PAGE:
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Wall Street Journal – Worldwide News Briefs For January 23, 2007 January 23, 2007

Posted by notapundit in US News, World News.
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BUSH PLANS TO CALL for an increase in U.S. renewable-fuels usage to 35 billion gallons in 2017. The new goal includes ethanol made from both corn and cellulosic materials such as wood chips.
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Sen. John Warner, the top Armed Services panel Republican, broke ranks with Bush ahead of the president’s State of the Union speech, saying more U.S. troops should not be put between warring Sunnis and Shiites.
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Bush has lost the nation’s ear, a WSJ/NBC News poll shows, leaving him with little leeway to pursue major policy initiatives, especially on Iraq. His approval rating is just 35%.
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China said it won’t loosen its so-called one-child policy, despite a government official’s acknowledgment that the policy was partly to blame for a worsening gender-imbalance problem.
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Two bombs struck Shiite targets in Baghdad, killing five people, and a helicopter operated by security company Blackwater crashed in the capital, killing five. The U.S. military announced the deaths of two more troops.
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Opposition protesters paralyzed Lebanon by burning tires and cars at major thoroughfares in and around Beirut, sparking clashes with government supporters amid a general strike aimed at toppling the U.S.-backed prime minister.
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Libby’s lawyer said his client was a scapegoat for top White House officials, while prosecutor Fitzgerald accused the former Cheney aide of lying to investigators.
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China said its former top statistician will face criminal charges related to Shanghai’s corruption scandal surrounding pension-fund misuse.
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A top U.S. diplomat ruled out direct negotiations with Iran and said a rapprochement between Washington and Tehran was “not possible” until Iran halts uranium enrichment.
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China confirmed publicly that it tested an antisatellite missile earlier this month, but its lack of openness has damaged efforts to polish its international image, analysts said.
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The U.S. wants to open formal negotiations with Poland over the possibility of basing part of its missile-defense system on Polish territory.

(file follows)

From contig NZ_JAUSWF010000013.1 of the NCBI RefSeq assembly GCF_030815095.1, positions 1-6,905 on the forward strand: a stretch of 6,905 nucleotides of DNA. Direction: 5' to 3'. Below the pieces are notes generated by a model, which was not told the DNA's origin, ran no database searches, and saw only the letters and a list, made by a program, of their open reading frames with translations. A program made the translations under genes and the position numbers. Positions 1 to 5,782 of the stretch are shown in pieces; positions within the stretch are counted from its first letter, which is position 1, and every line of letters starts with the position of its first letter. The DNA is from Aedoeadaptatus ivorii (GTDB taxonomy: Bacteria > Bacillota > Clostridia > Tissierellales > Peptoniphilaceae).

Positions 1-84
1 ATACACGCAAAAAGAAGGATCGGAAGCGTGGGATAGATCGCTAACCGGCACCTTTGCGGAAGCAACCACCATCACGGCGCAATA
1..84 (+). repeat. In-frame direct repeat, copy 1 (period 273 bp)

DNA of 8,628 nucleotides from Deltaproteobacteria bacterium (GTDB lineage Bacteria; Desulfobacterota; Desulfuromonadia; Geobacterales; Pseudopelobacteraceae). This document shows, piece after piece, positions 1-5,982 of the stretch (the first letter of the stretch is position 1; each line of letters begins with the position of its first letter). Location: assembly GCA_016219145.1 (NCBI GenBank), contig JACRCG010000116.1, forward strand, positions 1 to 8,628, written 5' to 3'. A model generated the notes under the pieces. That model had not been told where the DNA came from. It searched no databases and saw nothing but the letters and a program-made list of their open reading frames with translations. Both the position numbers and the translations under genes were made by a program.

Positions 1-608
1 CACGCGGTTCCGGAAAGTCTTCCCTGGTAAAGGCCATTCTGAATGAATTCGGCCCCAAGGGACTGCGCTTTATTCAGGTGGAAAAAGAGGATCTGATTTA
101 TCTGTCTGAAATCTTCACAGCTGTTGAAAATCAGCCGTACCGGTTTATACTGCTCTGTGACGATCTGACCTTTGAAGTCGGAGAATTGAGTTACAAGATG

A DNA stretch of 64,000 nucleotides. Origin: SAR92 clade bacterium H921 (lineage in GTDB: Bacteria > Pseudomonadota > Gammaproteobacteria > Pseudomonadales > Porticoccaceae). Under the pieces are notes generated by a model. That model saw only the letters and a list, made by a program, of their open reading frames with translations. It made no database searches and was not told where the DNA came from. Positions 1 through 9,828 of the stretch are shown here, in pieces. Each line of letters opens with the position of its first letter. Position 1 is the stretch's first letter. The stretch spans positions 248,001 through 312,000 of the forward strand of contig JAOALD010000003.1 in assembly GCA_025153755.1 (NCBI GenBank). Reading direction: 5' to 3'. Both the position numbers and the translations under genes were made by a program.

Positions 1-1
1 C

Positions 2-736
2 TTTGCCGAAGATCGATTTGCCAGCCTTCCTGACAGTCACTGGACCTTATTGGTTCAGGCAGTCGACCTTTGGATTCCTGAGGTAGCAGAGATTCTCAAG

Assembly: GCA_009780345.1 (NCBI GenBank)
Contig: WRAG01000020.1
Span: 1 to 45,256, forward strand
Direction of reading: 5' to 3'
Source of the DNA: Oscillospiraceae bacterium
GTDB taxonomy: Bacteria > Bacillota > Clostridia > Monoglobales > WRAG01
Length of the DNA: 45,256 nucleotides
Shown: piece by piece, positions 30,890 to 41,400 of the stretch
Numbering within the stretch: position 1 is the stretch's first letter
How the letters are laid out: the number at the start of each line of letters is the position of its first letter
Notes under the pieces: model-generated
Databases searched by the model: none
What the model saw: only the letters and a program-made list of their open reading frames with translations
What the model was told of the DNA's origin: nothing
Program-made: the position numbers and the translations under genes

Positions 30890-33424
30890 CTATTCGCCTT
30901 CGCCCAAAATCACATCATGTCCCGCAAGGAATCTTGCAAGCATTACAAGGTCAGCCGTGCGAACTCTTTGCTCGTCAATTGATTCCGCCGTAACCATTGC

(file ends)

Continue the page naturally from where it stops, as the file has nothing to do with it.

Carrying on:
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Australia’s prime minister unveiled a modest ministerial reorganization, aiming to revitalize his team ahead of a general election expected around October.
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Israel’s attorney general notified President Moshe Katsav that he plans to indict him on charges of rape and abuse of power.
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Jimmy Carter went to Brandeis University to confront the furor over his new book on the Middle East, which has been attacked as slanted against Israel.
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A bomber blew himself up amid a crowd of workers outside a U.S. military base in eastern Afghanistan, killing 10 people and wounding at least 14 others in the deadliest suicide attack in four months.
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Ethiopian troops began withdrawing from Somalia after helping the nation’s government drive out a radical Islamic militia.
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Mexican President Calderón has strengthened his hand by reaching out to traditional power brokers, but this may prevent him from making the deep political and economic changes needed to modernize.
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Thailand’s economic growth may be riding on whether the king can help guide the country back to democracy after a series of troubling events and political rifts.
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Air-traffic controllers share some blame for the plane collision over the Amazon in September that killed 154 people in Brazil’s worst air disaster.
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Sentencing was delayed for former FDA head Lester Crawford, who pleaded guilty to lying about stock holdings that posed a conflict of interest.
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A Justice Department report said the FBI should have acted to protect teenage House pages when it initially learned that ex-Rep. Foley had sent disturbing emails to a former male page.
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An AIDS organization sued Pfizer over ads the group says encourage use of Viagra as a party drug, and that such recreational use furthers the spread of HIV and other diseases.
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Mexico will push on with a program to send imprisoned traffickers to the U.S. after extraditing four drug bosses, in a move designed to strike back at violent drug cartels.
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Ministers from around the world will gather in a Swiss resort this week for their most important discussions on how to save global-trade negotiations since they broke down last year.

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